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The white-tailed deer (Odocoileus virginianus), also known as the Virginia deer or simply as the whitetail, is a medium-sized deer native to the United States (all but five of the states), Canada,Mexico, Central America, and in South America as far south as Peru. It has also been introduced to New Zealand and some countries in Europe, such as Finland and the Czech Republic.
The species ismost common east of the Rocky Mountains, and is absent from much of the western United States, including Nevada, Utah, California, Hawaii, and Alaska (though its close relatives, the mule deer andblack-tailed deer Odocoileus hemionus, can be found there). It does, however, survive in aspen parklands and deciduous river bottomlands within the central and northern Great Plains, and in mixeddeciduous riparian corridors, river valley bottomlands, and lower foothills of the northern Rocky Mountain regions from South Dakota and Wyoming to southeastern British Columbia, including the Montana Valleyand Foothill grasslands.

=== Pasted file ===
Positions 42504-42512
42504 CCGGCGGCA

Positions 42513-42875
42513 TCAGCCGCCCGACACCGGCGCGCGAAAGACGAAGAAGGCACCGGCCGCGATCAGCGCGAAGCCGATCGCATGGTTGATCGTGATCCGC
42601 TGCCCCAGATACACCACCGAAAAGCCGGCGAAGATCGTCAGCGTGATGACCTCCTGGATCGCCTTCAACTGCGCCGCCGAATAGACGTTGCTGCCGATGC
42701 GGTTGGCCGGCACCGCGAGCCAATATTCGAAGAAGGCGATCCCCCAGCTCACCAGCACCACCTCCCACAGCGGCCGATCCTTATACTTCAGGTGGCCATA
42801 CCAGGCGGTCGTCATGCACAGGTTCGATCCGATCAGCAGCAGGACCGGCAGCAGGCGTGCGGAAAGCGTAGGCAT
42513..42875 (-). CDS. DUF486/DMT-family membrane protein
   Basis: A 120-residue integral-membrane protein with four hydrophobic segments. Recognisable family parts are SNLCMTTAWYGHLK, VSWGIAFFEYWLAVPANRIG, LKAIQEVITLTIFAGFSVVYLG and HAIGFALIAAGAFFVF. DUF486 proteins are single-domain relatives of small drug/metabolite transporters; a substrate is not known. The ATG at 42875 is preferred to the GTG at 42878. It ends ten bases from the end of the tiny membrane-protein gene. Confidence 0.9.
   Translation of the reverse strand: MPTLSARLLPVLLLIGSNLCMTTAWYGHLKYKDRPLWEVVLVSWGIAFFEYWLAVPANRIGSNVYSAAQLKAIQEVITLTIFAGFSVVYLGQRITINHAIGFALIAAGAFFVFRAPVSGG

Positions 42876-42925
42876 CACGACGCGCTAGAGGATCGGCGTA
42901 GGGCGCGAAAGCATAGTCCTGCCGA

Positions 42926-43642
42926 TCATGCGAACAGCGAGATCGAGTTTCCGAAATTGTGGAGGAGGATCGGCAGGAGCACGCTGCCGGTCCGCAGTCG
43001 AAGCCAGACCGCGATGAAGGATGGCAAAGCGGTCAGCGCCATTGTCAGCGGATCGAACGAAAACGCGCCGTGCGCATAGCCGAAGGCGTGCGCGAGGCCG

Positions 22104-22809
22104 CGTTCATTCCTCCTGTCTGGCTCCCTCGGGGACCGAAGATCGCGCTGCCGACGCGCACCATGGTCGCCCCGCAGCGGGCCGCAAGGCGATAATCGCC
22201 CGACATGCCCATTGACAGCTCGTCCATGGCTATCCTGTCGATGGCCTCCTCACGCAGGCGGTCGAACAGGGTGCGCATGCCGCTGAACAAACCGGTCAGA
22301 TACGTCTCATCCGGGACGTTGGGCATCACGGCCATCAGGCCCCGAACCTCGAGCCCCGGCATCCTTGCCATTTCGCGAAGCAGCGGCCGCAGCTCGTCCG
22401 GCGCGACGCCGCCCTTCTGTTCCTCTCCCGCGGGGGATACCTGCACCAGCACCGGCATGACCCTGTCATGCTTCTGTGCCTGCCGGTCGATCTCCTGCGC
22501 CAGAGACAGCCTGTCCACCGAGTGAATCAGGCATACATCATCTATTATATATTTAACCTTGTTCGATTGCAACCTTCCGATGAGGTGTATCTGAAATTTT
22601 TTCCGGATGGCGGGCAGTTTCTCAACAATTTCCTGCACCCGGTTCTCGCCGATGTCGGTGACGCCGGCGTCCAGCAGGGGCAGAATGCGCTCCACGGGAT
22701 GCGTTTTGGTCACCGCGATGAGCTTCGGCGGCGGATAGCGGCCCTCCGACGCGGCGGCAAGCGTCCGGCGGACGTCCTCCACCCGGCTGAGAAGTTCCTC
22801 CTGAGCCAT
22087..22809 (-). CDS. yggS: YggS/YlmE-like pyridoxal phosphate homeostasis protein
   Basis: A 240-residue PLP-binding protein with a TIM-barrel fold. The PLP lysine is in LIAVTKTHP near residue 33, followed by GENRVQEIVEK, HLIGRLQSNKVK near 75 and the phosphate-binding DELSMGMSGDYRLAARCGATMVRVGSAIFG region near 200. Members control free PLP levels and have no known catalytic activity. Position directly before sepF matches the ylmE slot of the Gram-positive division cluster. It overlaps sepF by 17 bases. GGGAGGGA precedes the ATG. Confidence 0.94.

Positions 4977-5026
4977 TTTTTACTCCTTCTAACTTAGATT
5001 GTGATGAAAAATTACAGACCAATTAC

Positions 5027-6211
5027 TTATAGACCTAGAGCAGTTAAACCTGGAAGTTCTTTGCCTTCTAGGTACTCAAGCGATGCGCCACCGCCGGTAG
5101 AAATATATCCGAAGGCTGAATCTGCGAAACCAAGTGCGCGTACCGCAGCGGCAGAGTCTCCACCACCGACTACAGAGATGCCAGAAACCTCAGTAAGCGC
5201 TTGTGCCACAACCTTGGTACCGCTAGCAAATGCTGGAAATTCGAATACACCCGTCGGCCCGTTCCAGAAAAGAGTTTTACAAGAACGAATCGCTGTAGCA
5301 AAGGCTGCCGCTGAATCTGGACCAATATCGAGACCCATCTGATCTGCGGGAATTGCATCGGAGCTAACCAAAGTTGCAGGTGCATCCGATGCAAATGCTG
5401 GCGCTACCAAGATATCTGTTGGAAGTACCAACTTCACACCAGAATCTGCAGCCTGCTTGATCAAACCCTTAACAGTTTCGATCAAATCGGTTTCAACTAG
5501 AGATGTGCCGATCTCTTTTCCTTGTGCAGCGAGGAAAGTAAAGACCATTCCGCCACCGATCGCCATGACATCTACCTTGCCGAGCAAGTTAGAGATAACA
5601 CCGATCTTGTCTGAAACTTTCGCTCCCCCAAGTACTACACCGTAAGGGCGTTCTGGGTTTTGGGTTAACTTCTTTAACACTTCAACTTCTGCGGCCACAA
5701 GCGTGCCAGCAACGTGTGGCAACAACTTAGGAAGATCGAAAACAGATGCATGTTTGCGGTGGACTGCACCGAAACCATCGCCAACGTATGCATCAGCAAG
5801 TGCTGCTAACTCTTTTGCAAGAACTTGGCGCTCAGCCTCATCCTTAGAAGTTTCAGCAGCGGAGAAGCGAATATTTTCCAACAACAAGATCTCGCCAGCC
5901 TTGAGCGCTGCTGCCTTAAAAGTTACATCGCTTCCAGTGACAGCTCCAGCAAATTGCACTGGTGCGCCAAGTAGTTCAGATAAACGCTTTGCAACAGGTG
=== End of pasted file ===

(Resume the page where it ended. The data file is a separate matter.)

The conversion of land adjacent to the northern Rockies into agriculture use and partial clear-cutting of coniferous trees (resulting in widespread deciduous vegetation)has been favorable to the white-tailed deer and has pushed its distribution to as far north as Prince George, British Columbia. Populations of deer around the Great Lakes have also expanded their rangenorthwards, due to conversion of land to agricultural uses favoring more deciduous vegetation, and local caribou and moose populations. The westernmost population of the species, known as theColumbian white-tailed deer, once was widespread in the mixed forests along the Willamette and Cowlitz River valleys of western Oregon and southwestern Washington, but today its numbers have beenconsiderably reduced, and it is classified as near-threatened. The white-tailed deer is well-suited for its environment. Fossil records indicate that its basic structure has not changed in four million...
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